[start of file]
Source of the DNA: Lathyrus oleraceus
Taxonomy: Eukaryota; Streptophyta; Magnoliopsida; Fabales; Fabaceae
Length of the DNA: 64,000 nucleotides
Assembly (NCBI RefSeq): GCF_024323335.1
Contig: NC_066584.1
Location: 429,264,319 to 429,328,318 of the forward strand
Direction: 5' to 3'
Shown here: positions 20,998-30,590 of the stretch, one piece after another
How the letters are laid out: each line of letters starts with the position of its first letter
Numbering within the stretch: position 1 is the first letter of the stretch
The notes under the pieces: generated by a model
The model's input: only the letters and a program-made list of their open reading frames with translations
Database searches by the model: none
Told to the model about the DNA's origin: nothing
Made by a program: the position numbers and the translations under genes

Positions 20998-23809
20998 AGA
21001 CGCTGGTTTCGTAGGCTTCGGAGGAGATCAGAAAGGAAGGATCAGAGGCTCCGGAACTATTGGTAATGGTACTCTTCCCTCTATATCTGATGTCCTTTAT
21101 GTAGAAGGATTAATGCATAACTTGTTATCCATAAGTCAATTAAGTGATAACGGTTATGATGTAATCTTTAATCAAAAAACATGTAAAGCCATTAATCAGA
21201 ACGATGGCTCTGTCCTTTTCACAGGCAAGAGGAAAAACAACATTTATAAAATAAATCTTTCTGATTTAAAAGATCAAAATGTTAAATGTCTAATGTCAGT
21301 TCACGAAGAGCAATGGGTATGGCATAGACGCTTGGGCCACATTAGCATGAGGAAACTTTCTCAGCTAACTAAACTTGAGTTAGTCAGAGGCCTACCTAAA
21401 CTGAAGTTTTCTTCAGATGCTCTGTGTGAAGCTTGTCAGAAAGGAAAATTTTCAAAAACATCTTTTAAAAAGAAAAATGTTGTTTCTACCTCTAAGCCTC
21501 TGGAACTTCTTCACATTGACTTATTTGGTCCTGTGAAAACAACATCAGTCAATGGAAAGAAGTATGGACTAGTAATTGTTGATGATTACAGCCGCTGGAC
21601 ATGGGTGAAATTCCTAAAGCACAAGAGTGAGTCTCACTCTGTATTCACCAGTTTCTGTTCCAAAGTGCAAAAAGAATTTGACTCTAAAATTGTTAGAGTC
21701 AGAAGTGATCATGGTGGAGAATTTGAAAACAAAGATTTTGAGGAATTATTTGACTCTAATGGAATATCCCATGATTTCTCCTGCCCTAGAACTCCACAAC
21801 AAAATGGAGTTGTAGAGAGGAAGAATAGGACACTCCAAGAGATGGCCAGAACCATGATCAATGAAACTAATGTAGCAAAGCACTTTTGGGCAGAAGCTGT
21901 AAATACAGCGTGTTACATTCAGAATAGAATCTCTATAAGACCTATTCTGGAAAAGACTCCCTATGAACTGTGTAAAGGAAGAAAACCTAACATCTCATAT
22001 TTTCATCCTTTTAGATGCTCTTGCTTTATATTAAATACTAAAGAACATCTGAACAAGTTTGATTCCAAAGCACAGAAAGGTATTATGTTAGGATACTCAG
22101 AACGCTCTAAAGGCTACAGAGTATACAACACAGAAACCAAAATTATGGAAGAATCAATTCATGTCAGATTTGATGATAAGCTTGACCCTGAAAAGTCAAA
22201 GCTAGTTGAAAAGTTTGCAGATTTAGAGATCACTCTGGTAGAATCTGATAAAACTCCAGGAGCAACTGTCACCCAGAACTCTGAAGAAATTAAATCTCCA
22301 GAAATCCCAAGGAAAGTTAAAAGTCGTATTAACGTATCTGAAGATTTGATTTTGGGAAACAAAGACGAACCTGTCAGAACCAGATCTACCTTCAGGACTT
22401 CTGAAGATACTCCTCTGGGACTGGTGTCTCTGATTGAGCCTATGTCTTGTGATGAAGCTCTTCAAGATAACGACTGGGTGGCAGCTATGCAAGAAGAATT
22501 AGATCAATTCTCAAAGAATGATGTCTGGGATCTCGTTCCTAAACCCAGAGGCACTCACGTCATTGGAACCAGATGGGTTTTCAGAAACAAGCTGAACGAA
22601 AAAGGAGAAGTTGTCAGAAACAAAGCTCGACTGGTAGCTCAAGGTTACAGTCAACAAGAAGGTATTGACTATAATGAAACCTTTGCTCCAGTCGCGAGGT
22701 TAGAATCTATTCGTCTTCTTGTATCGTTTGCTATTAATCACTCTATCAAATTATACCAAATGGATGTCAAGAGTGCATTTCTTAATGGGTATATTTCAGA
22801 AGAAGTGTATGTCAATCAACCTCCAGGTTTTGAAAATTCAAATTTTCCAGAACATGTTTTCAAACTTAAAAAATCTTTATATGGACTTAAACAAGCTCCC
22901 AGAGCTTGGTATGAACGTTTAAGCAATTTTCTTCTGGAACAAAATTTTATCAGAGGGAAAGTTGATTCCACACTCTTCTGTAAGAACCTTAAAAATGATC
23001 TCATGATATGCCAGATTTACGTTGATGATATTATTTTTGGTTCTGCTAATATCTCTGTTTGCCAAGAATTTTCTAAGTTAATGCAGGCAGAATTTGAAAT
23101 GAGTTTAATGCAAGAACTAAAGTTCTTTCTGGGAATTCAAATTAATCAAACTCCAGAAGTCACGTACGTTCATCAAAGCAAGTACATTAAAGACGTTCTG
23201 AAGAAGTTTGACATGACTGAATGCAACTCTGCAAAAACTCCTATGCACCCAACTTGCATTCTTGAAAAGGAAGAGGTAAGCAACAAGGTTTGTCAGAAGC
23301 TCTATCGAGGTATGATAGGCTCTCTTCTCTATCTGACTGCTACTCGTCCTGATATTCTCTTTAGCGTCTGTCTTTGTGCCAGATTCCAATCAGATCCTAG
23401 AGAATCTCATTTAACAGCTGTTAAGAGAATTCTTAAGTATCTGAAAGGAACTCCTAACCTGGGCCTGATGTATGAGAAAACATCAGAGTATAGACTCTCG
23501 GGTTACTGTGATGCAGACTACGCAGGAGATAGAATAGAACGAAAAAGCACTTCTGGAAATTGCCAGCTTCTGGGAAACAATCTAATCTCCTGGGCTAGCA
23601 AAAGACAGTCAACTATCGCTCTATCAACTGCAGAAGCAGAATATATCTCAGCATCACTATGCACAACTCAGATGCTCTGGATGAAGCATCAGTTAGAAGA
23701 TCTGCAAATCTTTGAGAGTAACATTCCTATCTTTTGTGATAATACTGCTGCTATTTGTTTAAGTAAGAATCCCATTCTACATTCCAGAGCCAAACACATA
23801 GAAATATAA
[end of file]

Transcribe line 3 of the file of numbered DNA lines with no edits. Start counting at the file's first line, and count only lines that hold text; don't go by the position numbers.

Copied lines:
Length of the DNA: 64,000 nucleotides